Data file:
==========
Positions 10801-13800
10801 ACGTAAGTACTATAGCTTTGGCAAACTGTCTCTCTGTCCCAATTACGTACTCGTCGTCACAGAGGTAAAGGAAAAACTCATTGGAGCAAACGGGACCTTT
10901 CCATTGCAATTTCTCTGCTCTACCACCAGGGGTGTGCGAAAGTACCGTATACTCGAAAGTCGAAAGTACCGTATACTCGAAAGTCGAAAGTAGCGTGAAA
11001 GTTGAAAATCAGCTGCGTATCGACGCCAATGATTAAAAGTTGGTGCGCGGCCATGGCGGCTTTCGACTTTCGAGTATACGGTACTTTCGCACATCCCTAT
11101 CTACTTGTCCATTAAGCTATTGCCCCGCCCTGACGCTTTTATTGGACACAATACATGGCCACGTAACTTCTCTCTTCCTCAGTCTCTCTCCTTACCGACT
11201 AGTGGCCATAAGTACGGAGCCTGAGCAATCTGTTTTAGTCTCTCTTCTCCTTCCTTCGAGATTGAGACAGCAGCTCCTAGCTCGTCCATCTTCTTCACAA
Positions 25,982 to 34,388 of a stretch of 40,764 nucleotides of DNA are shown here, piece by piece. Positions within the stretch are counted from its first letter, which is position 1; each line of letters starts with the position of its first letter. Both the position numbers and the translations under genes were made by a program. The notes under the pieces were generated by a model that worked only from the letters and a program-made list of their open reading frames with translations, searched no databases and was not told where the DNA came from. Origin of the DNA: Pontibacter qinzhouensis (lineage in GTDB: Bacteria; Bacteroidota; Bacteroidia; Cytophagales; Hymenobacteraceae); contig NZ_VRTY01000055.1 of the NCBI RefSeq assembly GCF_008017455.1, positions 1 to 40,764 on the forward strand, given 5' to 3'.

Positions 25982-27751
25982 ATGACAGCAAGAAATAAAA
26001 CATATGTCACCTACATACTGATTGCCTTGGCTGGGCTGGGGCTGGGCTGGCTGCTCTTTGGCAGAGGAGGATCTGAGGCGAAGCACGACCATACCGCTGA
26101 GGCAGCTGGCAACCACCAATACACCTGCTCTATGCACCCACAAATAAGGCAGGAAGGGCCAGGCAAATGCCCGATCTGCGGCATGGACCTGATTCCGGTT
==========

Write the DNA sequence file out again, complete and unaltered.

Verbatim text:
Positions 10801-13800
10801 ACGTAAGTACTATAGCTTTGGCAAACTGTCTCTCTGTCCCAATTACGTACTCGTCGTCACAGAGGTAAAGGAAAAACTCATTGGAGCAAACGGGACCTTT
10901 CCATTGCAATTTCTCTGCTCTACCACCAGGGGTGTGCGAAAGTACCGTATACTCGAAAGTCGAAAGTACCGTATACTCGAAAGTCGAAAGTAGCGTGAAA
11001 GTTGAAAATCAGCTGCGTATCGACGCCAATGATTAAAAGTTGGTGCGCGGCCATGGCGGCTTTCGACTTTCGAGTATACGGTACTTTCGCACATCCCTAT
11101 CTACTTGTCCATTAAGCTATTGCCCCGCCCTGACGCTTTTATTGGACACAATACATGGCCACGTAACTTCTCTCTTCCTCAGTCTCTCTCCTTACCGACT
11201 AGTGGCCATAAGTACGGAGCCTGAGCAATCTGTTTTAGTCTCTCTTCTCCTTCCTTCGAGATTGAGACAGCAGCTCCTAGCTCGTCCATCTTCTTCACAA
Positions 25,982 to 34,388 of a stretch of 40,764 nucleotides of DNA are shown here, piece by piece. Positions within the stretch are counted from its first letter, which is position 1; each line of letters starts with the position of its first letter. Both the position numbers and the translations under genes were made by a program. The notes under the pieces were generated by a model that worked only from the letters and a program-made list of their open reading frames with translations, searched no databases and was not told where the DNA came from. Origin of the DNA: Pontibacter qinzhouensis (lineage in GTDB: Bacteria; Bacteroidota; Bacteroidia; Cytophagales; Hymenobacteraceae); contig NZ_VRTY01000055.1 of the NCBI RefSeq assembly GCF_008017455.1, positions 1 to 40,764 on the forward strand, given 5' to 3'.

Positions 25982-27751
25982 ATGACAGCAAGAAATAAAA
26001 CATATGTCACCTACATACTGATTGCCTTGGCTGGGCTGGGGCTGGGCTGGCTGCTCTTTGGCAGAGGAGGATCTGAGGCGAAGCACGACCATACCGCTGA
26101 GGCAGCTGGCAACCACCAATACACCTGCTCTATGCACCCACAAATAAGGCAGGAAGGGCCAGGCAAATGCCCGATCTGCGGCATGGACCTGATTCCGGTT